Tuesday, May 14, 2013

My Questions about the criteria for the Audie Award Nominations.

I am really not trying to be contrary or snarky with this post I am just asking some questions that have come to my mind while listening to the titles up for the Audie Awards.

After listening to two categories of Audies Award nominees, I can’t help wondering what it is the APA looks for in a nominated audiobook. I feel like if a book is going to be up for an Audie Award the narration should Wow me, it should completely blow me away, but what I’ve found in many of the nominated titles is just your normal narration, they are good yes, but there are many out there that are good… so I have some questions for the APA:
  • What sets this one title above the others?
  • What was it about this title that warranted being nominated?
  • Is it all about the money? Does everyone pay the same amount to have a title up for consideration? If not, do people who pay more get more consideration?

 How does the APA decide what books will be up for Audiobook of the Year?
    ·        Is it from listening to it and thinking this is the best narration I heard this year (to me that is what it should be).
    ·        Is it about sales totals?
    ·        A celebrity name (This is the one I believe it is this year)
    ·        Is it how much money the publisher paid?
    ·        Or I am missing a key component?

I guess I expect a nominated book, no matter what kind of award it’s nominated for, must Wow me (Yes with a capital W). Since these awards are about narration this is what I would look for in nominating a book for an Audie award:
·        I want the narrator to bring me completely and wholly into the book they are reading.
·        I want the narrator to have perfect (at least too my ear) accents.
·        I want complete differentiations between every character.
·        I want tone and cadence to follow throughout the book.
·        And as I have said I want to be WOWED…If it is a new to me narrator I want the narration to make me go  and add everything they have ever narrated onto my wishlist, because they blew me away, if it is a known to me narrator I want it to reaffirm their place as a favorite.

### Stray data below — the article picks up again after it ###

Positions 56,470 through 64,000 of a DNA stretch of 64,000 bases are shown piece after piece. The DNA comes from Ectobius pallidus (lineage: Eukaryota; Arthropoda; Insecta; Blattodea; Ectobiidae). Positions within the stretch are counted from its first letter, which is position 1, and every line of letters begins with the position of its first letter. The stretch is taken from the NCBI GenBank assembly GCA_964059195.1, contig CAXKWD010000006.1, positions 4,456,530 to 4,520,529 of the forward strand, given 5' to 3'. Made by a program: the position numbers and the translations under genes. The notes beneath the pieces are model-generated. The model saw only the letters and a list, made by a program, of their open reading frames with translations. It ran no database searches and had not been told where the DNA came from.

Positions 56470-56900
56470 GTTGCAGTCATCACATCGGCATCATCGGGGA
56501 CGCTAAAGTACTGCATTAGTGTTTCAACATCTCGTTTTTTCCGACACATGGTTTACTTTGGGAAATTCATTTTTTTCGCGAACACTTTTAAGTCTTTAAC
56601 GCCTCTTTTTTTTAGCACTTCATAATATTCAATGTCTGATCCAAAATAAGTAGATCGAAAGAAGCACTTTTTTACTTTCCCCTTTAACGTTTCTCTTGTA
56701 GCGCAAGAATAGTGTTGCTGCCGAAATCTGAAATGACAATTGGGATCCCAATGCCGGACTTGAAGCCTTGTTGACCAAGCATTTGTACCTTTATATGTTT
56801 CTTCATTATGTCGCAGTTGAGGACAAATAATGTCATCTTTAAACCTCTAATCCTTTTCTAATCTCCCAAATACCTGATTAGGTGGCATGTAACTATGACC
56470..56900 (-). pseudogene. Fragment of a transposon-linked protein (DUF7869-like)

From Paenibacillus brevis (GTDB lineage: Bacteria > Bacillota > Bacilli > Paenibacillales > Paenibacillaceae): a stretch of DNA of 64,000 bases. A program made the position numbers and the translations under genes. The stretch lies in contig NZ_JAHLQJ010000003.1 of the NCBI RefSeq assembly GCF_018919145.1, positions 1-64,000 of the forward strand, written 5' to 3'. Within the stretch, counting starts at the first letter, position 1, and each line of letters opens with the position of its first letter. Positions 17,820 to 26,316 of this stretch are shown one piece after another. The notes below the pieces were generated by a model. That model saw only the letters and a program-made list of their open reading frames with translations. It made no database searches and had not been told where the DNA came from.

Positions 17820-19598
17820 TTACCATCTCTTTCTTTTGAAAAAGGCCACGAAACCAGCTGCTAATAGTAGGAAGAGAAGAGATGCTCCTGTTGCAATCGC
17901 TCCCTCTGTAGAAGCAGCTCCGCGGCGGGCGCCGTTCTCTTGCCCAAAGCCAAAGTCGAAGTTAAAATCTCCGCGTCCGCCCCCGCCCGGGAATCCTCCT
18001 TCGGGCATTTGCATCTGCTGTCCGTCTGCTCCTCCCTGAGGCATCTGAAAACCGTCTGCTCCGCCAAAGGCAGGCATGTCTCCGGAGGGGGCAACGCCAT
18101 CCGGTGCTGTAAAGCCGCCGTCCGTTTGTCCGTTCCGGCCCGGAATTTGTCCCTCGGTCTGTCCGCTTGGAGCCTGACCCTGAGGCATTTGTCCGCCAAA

These are the things I would look for if the nominations were up to me. What would you look for?


  1. Oh, I so agree! I have basically enjoyed everything I've listened to for Armchair Audies, and been surprised by a couple, but for the first time I've also DNFed an Audie nominee b/c it was SOOOOOOO boring! And while the narration itself was fine, the story wasn't worth sticking with.

    I think the story has to be a component. With so many categories dependent upon the genre of the audiobook, clearly the story being told has to be one of the APA's criteria. Not that I expect the Audie to go to the best text within a category, but as much as I'd joke "I could listen to him read the phone book," I really couldn't. The content has to be engaging enough to make the narrator's interpretation believable.

    I'd love to hear the answers to your questions about the criteria!

  2. Yes I DNF'd one too that I just couldn't get into. I agree story is a component but even then how do they decide? If a book wins an award for story I still want to be Wowed by that story.

  3. This is an excellent post! I can't believe I missed it. I share your questions. From what I've been able to gather it takes $$$ to submit a title for consideration. A great title without the backing from the publisher will never even be considered. It's disheartening, really. I am hoping that by shining the light on the awards - however small and dim that light is, we can get some changes made.

  4. Thanks! That would be great! As I have said on numerous occasions my favorite audiobook of the year was from a small publishing company (iambik) I was sad it wasn't even considered because they don't have the money to submit a title.

    What I would like to see is more transparency as to how and why titles are chosen.

  5. I had the exact same thoughts while listening to the Young Adult nominations this month. I felt that some were just normal, the narrator being entertaining, but not outstanding. Yet, it seems that when discussing the nominations with my fellow reviewers the one book we all decided would win the category for this year, is the one that has the biggest fan following/readership because of the popularity of the author, not the actual product on the market.
    I am interested though to see how it turns out. Indeed if it wins the category most of my assumptions will be correct.
    Yes I am being vague on purpose as I don't want to name specific names, but think you have a point in questioning the finalists.

  6. Here's some real-world answers for you. The biggest problem (in my opinion) with the process is this. The nominations are made by publishers, mostly those who have paid their dues to be members of the APA. To nominate a work costs in excess of $100 per title per category. This, as you might guess, severely limits the small and medium publisher titles that make it in.

    The person nominating decides what category to pay for a nomination in. This often means that someone with a horror or thriller title will post to general fiction instead. When I was a judge I was angry several times because I thought that a title that was in one category would have done a lot better in a different one. Frustrating.

    There is no quality qualification for getting a nomination in. It's whatever the publishers decide to push...

  7. Krista- Yes it will be interesting to see which ones win and which ones were just really that good!

    David-That is very interesting David thanks so much for stopping over, we had a conversation on twitter too about the categories too, you would think that a publisher would know where a book fits but I guess that is not the case.